Asia Today: Sri Lanka to strictly enforce virus regulations

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A Sri Lankan woman prepares to give swab samples to test for COVID-19 in Colombo, Sri Lanka, Monday, Nov. 9, 2020. Sri Lanka is in the midst of a new wave originating from a garment factory and the countrys main wholesale fish market, where the number of infected and deaths are increasing. (AP Photo/Eranga Jayawardena)

COLOMBO – Sri Lanka police will strictly enforce mask and social distancing requirements and punish violators starting Monday as other anti-virus measures are eased to reduce the economic pain.

Police spokesman Ajith Rohana said 120 people have been arrested for failing to wear face masks and maintain social distancing in public places during the last 10 days. Coronavirus rules introduced last month carry a penalty of a $54 fine, six months' imprisonment or both.

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“From today onwards, we will strictly enforce this law and will arrest those who defy these rules,” Rohana said.

Passenger trains resumed operating after nearly two weeks and the government lifted a curfew that had been in effect in the capital, Colombo, and its suburbs. Only pockets where infections are high will remain under isolation with no one permitted to enter or leave the area.

The government said the coronavirus threat hasn’t subsided, but the region must be opened up because the economy can’t sustain a continued closure.

Sri Lanka has counted 13,929 COVID-19 patients with 35 deaths since the pandemic began. Both figures have been increasing because of two recent clusters that account for more than 9,900 of the total infections.

In other developments in the Asia-Pacific region:

Cambodians are marking their Independence Day holiday, but new coronavirus restrictions are keeping them from celebrating at karaoke parlors, beer gardens, museums, cinemas and other entertainment venues which have been ordered shut until further notice. Students in the capital, Phnom Penh, and the satellite town of Kandal will not be returning to schools on Tuesday because they have been ordered shut for two weeks. The restrictions were issued because Hungary’s foreign minister tested positive for the coronavirus after a one-day visit to Cambodia last week. Cambodian Prime Minister Hun Sen announced Saturday that a Cambodian bodyguard for Szijjarto had tested positive. A second round of tests on Monday discovered three more infected people among more than 900 involved with the visit.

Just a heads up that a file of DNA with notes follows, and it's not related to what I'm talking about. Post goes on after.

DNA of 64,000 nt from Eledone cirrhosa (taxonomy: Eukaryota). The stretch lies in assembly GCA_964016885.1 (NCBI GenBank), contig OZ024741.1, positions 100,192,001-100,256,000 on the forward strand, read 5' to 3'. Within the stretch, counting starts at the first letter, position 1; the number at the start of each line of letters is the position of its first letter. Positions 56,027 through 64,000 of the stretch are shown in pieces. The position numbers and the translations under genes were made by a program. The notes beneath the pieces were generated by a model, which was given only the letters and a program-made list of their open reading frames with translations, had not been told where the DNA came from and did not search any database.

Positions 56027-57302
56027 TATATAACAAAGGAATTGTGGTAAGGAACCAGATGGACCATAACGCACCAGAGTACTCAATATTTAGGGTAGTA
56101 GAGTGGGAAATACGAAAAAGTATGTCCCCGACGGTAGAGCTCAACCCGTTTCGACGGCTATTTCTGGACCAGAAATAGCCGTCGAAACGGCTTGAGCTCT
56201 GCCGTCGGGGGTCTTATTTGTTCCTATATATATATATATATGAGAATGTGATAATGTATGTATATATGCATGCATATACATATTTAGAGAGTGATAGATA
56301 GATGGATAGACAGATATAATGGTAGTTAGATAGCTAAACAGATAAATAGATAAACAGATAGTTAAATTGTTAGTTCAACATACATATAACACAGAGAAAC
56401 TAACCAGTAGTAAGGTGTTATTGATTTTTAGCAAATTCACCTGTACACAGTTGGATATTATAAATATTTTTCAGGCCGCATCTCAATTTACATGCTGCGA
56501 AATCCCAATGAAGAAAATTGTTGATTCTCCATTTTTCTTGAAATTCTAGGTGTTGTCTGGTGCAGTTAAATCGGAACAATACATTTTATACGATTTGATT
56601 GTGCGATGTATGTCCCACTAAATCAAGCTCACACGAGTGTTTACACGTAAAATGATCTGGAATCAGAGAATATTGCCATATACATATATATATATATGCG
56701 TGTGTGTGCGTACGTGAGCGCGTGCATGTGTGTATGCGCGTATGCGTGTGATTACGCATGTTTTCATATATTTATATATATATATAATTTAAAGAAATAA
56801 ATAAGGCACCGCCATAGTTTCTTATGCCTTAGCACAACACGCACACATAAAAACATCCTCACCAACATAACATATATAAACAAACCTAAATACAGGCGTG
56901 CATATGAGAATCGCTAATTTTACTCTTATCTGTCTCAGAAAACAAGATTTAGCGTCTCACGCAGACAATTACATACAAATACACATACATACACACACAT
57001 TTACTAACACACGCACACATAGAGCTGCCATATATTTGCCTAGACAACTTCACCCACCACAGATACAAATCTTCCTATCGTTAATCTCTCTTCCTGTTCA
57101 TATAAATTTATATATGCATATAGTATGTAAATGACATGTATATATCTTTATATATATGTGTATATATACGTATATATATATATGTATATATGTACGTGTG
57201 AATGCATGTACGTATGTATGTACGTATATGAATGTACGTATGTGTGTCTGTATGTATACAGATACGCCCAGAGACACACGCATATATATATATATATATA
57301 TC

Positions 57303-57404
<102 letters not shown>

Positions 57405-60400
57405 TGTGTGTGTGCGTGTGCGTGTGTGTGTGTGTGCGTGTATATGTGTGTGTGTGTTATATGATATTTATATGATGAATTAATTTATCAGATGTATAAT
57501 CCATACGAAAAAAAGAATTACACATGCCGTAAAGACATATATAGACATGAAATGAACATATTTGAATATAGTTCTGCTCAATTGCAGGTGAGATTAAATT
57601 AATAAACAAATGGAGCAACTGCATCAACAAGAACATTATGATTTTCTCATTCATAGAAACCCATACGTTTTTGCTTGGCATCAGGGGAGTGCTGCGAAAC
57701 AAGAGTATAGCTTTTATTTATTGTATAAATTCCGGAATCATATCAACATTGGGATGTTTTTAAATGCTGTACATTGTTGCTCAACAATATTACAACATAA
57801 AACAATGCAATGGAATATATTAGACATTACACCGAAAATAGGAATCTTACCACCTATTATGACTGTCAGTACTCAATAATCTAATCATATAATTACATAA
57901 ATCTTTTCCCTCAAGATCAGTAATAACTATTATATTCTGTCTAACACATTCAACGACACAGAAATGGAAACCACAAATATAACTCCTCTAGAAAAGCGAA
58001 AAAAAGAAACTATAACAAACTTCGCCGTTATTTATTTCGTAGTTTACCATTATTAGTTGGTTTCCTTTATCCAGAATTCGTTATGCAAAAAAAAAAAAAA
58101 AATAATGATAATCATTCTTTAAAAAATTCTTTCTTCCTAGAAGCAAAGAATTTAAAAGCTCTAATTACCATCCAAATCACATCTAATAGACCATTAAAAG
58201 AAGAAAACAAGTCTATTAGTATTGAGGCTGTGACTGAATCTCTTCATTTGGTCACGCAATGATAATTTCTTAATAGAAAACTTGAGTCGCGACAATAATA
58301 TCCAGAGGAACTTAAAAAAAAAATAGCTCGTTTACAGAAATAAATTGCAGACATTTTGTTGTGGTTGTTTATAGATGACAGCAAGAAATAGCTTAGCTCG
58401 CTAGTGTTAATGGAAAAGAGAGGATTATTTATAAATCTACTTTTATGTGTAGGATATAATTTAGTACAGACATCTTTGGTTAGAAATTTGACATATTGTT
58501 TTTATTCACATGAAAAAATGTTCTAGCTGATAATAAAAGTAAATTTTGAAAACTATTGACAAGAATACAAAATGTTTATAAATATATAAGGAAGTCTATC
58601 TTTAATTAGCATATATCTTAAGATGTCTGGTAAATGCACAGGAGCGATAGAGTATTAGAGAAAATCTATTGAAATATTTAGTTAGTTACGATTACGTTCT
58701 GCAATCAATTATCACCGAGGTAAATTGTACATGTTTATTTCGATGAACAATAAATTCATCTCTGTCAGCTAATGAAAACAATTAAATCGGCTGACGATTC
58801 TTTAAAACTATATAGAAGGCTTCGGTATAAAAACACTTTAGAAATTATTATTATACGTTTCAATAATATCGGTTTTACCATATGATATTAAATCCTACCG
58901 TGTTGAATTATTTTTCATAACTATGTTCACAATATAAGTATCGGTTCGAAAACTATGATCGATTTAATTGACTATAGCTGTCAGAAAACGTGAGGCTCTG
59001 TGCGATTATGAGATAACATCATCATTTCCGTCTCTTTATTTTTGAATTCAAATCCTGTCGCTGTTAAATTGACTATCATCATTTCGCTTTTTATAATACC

Experts on a Japanese government coronavirus taskforce urged officials and the people to step up preventive measures, testing and tracing amid a recent sharp increase in new cases, especially in the northern prefecture of Hokkaido. The panel’s “emergency recommendation” came as Hokkaido reported a record 200 new cases on Monday, many linked to Sapporo’s night entertainment district. Tokyo on Monday announced 157 new cases after reporting more than 200 on three consecutive days last week. Cases have also increased in Osaka, Hyogo, Aichi and other urban areas. The new infections have been linked not only to night entertainment areas but also to ordinary eateries, offices, schools and foreign communities, and may suddenly spike “if we wait too long without strengthening measures,” senior panel member Shigeru Omi said. “We need to take action now to prevent a sudden escalation of infections ahead of the winter so that we don’t have to restrict our social and economic activity like we did before.” Hokkaido officials raised the prefecture’s alert level to three on a scale of five, but experts said business and travel restrictions are not immediately needed. Japan as of Monday has 108,084 coronavirus cases, including 1,818 deaths, according to the health ministry.


India has reported 45,903 new coronavirus cases, with its capital recording the highest single-day rise in infections since the pandemic began. The Health Ministry on Monday also reported 490 deaths in the past 24 hours, taking total fatalities in the country to 126,611. New Delhi’s increase of 7,745 cases comes during a recent surge the government has attributed to crowding in markets during the ongoing festive season, winter weather and high air pollution. The capital’s air quality levels are plummeting to the “severe” category. A recent government report projected New Delhi may see up to 15,000 daily cases in the winter months. India has counted more than 8.5 million cases since the pandemic began, the second-highest total behind the U.S.


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